adding math channel

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adding math channel

Postby wellspin » Tue May 02, 2017 8:30 pm

Had my new diagnostic toy a while now,a 3223 certainly a very nice piece of kit.
I tried the pico diagnostics cylinder balance with mixed results,still a work in progress I think.
This led me to using the math channel for misfire detection.I have played with this feature using the equation (A,36) and (A.60),the car is a 2001 renault scenic 1.6 16 valve petrol.My results seem different to what I was expecting.
Ive attached an RPM capture from the car,can somebody apply the math channel and maybe add some data, comments etc
cheers
Ian :)
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test 21.psdata
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wellspin
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Re: adding math channel

Postby victor2k » Tue May 02, 2017 9:34 pm

Hello,
Why the amplitude of your signal is only 10mV(15-18PP)?
Something in your setup is wrong.
Please make a new capture with a misfire event recorded.
Best regards
victor2k
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Re: adding math channel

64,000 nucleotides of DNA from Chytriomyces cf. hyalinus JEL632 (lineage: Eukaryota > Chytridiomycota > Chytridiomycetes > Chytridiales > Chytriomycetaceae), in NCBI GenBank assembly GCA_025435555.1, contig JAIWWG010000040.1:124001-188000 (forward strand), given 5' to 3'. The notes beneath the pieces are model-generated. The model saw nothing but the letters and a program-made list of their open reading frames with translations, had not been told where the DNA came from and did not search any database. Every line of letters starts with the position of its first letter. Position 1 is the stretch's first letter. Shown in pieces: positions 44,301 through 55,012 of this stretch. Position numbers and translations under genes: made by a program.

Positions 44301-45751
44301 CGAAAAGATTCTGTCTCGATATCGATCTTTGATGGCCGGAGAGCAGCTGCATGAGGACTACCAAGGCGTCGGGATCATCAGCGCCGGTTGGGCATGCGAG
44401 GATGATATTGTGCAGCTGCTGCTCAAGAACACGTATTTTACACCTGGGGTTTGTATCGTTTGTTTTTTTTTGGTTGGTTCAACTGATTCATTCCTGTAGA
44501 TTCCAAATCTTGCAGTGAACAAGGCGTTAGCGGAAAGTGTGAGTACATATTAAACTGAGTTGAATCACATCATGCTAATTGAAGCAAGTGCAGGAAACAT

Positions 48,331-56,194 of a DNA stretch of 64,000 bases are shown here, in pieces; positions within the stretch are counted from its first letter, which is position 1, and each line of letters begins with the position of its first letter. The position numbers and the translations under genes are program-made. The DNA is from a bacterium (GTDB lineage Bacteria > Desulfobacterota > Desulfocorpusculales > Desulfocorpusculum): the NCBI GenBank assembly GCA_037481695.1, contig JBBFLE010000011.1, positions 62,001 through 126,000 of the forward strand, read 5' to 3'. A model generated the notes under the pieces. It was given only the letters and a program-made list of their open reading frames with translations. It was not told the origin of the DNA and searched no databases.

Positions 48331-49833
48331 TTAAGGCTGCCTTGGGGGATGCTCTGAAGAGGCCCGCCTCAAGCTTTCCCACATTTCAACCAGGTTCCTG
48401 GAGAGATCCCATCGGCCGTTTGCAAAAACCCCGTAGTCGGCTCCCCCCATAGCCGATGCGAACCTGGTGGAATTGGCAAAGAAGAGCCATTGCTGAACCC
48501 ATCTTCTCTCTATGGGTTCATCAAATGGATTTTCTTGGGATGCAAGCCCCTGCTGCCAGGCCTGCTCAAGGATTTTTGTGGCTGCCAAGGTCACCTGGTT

Postby Datchet Diagnostics » Tue May 02, 2017 10:48 pm

I note that the capture was gathered with the scope channel set to AC. Although these inductive position sensors do output a AC signal they are best measured with the Pico set to DC and the black lead directly secured to battery minus. AC coupling this particular measurement has a potential to hide some critical data obscuring your process.
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Re: adding math channel

Postby wellspin » Sun May 07, 2017 2:33 pm

It was taken using a x10 probe,looking at the specs I realise that something is a miss with wiring or the ecu possibly.
ill do some checks and report back
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Re: adding math channel

Postby Ben Martins » Mon May 15, 2017 12:45 pm

As Victor2k has said I think there is something not right in your setup. You shouldn't need to change the probe to x10 for crank signal. If you're looking for a misfire it would be worth using the other channel you have available as well. Maths channels can be utilised better when you have more information. Getting the setup right in the first place is always key. As a general rule of thumb for measuring vehicle circuits we use the 20/20 rule which means ±20 V and 20 ms/div. This is really useful if you're dealing with sensors that you are unsure of output voltages.
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